What’s more, much of our “literal” language is littered with the detritus of metaphor that has died and been forgotten. For example, we speak straightforwardly about the “leg” of a chair on analogy with the “leg” on an animal or a human. What was once a notable metaphor has become “literal” by being lexicalized through regular use. Again, this happens in science: think of the language of an electrical “current” that “flows.”

This brings us to one of more important points Janet Martin Soskice makes in her work Metaphor and Religious Language. The use of metaphors has an important role to play in extending language, as one of the ways where we supply terms where one is lacking in our vocabulary. Metaphors can extend, not only our vocabulary, but our way of conceiving reality by suggesting “new categories of interpretation” which lead us to think of “new entities, states of affairs, and causal relations.” This is why metaphors are so useful, not only in the hard sciences, but in conceiving social, political, and, yes, even theological realities.

I’m barely scratching the surface of the discussion of metaphor, but my point has simply been to note that labeling some bit of language “metaphorical” is not say it is “less real,” or, “not referring to anything out there.” Yes, they can be terms of art, literary dressing, and so forth. But all the same, metaphors are useful in everyday language, the language of science, and in theology insofar as they are reality-depicting. Metaphors are not a distraction from clear thinking about a matter, or a way of distancing us from understanding the truth of the world. Instead, they can be a way of perceiving and understanding them in a more adequate way than we could otherwise.

In which case, when we hear the phrase, “God is our father,” it’s not so much a choice between deciding whether or not its true or only a metaphor. Rather, it’s about deciding whether the metaphor is a true and good one, and if it is, in just what way. And for Christians, this is where Scripture is our guide. Reading the Bible attentively allows us to see God’s own deployment of metaphorical language for himself, attuning us to the ways he wills to be understood and known.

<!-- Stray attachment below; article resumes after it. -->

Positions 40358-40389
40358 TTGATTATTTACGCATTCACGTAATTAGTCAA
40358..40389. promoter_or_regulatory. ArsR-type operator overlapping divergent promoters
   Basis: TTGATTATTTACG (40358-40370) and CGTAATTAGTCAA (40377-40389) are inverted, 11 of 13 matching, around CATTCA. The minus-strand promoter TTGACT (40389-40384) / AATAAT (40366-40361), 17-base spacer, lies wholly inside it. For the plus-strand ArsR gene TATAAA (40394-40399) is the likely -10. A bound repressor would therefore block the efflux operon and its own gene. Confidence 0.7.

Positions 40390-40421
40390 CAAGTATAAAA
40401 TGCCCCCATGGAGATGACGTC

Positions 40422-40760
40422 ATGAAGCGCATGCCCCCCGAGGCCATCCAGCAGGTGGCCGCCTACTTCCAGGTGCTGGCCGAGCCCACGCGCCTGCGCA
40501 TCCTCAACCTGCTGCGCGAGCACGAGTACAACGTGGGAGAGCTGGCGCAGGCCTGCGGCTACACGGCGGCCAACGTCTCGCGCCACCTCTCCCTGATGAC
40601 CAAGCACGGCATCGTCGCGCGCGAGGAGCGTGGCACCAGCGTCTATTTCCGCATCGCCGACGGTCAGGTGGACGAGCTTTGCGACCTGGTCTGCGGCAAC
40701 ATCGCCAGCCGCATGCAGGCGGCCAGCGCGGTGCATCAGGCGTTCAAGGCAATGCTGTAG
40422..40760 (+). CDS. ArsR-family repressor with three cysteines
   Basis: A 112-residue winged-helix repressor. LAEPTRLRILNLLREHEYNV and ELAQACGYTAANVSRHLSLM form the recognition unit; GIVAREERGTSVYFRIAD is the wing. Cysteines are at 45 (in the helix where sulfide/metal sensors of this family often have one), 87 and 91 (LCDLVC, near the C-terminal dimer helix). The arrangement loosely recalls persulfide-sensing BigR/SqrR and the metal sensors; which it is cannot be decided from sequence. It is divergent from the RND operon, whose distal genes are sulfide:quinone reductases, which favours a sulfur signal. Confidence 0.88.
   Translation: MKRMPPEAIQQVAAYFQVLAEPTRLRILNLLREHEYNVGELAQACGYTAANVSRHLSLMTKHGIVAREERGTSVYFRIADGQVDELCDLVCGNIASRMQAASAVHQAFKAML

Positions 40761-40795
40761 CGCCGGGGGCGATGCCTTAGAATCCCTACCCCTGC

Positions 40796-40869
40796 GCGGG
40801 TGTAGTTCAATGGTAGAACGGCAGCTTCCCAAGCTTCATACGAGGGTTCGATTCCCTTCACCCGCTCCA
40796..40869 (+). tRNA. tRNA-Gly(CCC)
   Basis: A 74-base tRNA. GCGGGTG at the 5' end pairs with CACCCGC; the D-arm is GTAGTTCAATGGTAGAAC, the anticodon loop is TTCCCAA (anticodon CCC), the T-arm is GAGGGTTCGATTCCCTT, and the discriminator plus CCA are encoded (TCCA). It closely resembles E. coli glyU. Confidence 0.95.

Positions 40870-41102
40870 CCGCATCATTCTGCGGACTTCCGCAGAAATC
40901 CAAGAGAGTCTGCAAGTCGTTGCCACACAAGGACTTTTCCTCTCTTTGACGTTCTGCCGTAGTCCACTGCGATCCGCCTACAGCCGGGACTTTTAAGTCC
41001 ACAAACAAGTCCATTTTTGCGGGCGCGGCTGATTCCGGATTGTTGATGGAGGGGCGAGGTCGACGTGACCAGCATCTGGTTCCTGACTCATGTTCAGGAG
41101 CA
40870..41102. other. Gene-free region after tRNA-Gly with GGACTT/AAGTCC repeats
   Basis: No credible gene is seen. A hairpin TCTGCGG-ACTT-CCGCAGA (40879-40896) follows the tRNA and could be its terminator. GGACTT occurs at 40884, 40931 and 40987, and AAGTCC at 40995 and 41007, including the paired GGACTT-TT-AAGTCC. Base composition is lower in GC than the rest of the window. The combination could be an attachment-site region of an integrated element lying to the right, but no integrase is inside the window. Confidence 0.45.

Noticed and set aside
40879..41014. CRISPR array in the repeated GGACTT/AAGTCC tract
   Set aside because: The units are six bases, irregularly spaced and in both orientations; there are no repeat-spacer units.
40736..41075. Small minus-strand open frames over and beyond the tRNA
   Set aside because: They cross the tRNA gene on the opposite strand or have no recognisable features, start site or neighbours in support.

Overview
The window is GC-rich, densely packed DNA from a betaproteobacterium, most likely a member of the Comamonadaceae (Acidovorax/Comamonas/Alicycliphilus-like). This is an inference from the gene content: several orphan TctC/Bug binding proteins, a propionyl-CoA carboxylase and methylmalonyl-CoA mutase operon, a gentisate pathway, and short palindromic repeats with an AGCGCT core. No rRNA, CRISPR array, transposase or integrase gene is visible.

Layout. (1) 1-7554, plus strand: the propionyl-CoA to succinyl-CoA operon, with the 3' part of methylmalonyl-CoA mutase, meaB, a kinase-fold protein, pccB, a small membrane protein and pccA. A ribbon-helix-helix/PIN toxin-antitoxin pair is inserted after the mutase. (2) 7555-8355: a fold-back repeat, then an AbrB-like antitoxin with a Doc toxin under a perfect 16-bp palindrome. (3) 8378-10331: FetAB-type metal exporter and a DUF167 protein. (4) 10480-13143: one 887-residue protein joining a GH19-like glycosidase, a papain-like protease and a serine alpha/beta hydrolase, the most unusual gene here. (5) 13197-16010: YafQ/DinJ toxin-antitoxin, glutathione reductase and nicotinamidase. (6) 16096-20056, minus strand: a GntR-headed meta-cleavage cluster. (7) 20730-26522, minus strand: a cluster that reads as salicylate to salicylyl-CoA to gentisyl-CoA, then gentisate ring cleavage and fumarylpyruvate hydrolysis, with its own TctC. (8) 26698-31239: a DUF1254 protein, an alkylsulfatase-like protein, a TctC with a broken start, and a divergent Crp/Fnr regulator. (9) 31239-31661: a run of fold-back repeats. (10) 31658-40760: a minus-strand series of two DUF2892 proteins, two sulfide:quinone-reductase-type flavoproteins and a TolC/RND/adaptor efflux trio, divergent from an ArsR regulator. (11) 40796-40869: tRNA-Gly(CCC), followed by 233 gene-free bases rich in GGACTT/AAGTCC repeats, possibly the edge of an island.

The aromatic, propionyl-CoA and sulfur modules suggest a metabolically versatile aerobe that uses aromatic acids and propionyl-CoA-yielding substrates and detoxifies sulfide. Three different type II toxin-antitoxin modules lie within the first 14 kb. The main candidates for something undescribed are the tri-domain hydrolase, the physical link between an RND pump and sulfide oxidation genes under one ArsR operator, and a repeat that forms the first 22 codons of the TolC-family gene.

Soli Deo Gloria

The God of James

It’s amazing how much theology the NT writers get done in a short space. And not just “theology” in general, but theology proper–teaching on the nature, existence, and character of God. James is an excellent example of this that I only noticed recently. Consider how much we learn of God in the first chapter alone.

First, we are told that, “If any of you lacks wisdom, you should ask God, who gives generously to all without finding fault, and it will be given to you” (1:5). We very quickly learn, then, that God is generous and the source of wisdom. Indeed, he is not just the source of wisdom alone, but the benevolent One, the heavenly Father, who bestows every good gift upon the world from his bounteous plenty (1:17). To be the source of wisdom and all good things, one must have them and, indeed, be their all-powerful, all-wise source. Indeed, you must transcend them in order to give them.

What’s more, this is who he constantly is, because he is one “who does not change like shifting shadows” (1:17). In other words, God is unchangingly and immutably this all-generous source of all that is. But this divine stability is not just metaphysical, but moral as well. God is also beyond temptation, nor is he a tempter (1:13). It is not only that he is pure from evil, but impervious to evil. His is a moral perfection.